Caileigh Toupin, 15, of Suffolk Park, was told she couldn't dance by adjudicator Desley Munroe after her performance performed
Caileigh Toupin, 15, of Suffolk Park, was told she couldn't dance by adjudicator Desley Munroe after her performance performed

'You look like pole dancers'

By RACHEL AFFLICK

SO you think you can dance? Sorry, I don't think so.

That's how dance teacher Desley Munroe broke the heart of 15-year-old dance student Caileigh Toupin at the weekend.

Ms Munroe who was the judge at this year's North Coast Dance Festival at Byron Bay High School on Saturday and Sunday, also told other 13, 14 and 15-year-old girls in the festival they were acting like pole dancers and strippers.

The Gold Coast teacher's cutting remarks outraged parents and left several young dancers in tears. Family and friends of dancers in the festival, booed Ms Munroe after she told them they weren't allowed to cheer during performances, because it was disruptive. She accused the the audience of acting like 'football hooligans'.

When contacted by The Northern Star yesterday Ms Munroe was unapologetic. She said her comments were actually watered down versions of what she really thought.

Ms Munroe, who holds the Solo Seal highest qualification in ballet, said the world of professional dance was tough and at age 15, students should be reaching their peak. But some of the girls in the eisteddfod would qualify 'as pole dancers or strippers' only, she said.

"Do you want a 13, 14 and 15-year-old to look like a little tart? If it were my daughter I wouldn't," she said.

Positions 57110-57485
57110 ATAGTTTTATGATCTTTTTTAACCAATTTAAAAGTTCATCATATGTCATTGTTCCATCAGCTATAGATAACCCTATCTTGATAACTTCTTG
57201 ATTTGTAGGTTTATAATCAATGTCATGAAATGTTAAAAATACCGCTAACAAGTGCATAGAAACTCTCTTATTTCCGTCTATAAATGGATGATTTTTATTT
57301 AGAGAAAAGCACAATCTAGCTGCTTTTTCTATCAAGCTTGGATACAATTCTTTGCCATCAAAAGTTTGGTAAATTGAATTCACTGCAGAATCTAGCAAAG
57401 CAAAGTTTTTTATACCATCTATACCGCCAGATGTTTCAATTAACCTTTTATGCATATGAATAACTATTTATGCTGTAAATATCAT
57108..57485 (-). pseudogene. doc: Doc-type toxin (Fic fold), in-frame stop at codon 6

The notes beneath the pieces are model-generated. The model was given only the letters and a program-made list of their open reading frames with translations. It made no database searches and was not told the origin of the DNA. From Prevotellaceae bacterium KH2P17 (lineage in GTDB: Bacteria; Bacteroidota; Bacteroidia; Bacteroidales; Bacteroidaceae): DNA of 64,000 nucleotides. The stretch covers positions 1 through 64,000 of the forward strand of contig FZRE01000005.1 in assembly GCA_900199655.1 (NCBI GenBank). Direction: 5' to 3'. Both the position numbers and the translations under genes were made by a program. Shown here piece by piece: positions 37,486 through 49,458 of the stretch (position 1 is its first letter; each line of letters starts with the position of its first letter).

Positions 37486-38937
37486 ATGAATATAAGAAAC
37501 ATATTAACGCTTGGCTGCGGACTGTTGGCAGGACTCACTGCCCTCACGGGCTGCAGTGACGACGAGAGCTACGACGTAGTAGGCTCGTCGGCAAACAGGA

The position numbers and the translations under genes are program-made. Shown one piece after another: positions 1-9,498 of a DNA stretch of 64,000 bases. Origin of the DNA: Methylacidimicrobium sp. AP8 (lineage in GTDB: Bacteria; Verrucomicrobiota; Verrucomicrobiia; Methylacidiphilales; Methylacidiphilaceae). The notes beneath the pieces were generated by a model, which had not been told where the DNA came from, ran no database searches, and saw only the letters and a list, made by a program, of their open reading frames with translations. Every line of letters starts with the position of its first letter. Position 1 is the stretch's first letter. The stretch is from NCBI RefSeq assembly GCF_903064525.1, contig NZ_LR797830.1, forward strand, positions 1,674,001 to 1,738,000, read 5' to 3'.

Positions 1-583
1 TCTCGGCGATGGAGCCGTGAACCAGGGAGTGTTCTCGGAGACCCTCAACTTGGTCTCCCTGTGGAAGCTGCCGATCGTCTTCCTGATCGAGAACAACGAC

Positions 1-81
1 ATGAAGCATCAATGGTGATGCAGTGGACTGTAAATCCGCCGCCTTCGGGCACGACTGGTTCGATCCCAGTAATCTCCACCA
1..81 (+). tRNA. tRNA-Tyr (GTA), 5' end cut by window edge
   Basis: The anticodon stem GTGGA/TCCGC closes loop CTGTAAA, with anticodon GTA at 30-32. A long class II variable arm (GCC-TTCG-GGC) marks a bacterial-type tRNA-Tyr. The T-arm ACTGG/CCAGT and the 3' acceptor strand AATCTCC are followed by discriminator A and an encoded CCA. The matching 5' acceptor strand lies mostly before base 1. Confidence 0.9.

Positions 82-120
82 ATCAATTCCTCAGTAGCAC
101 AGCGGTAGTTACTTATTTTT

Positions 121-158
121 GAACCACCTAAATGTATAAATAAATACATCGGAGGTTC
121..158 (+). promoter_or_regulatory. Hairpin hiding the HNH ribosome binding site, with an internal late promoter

Caileigh, who spent over a month choreographing her own routine, said she had been shocked by the harshness of Ms Munroe's comments. She said it wouldn't stop her dancing hip-hop, but some of the other girls had been in tears over their%assessments.

Her mother Kaz Toupin was furious. "It sounds like a comment from Australian Idol, but that's in an adult world. This is a competition for children," Ms Topin said.

But Ms Munroe, who has adjudicated for over 20 years, said it was 'quite common for people to be upset because they wanted their kids to win'.

Vision Dance Studio director Jill Wehner said even if Ms Munroe didn't like it, modern hip-hop dance was here to stay. "We hopefully would like to get a younger, fresher adjudicator next year," she said.

Mullumbimby dance teacher Sue Whiteman said although Ms Munroe's comments were harsh, she had a difficult job.

North Coast Dance Festival president Val Steward said every year a different adjudicator was chosen to attend the event.

"She got a little bit harsh, but I think she felt she was only helping the children," Ms Steward said.



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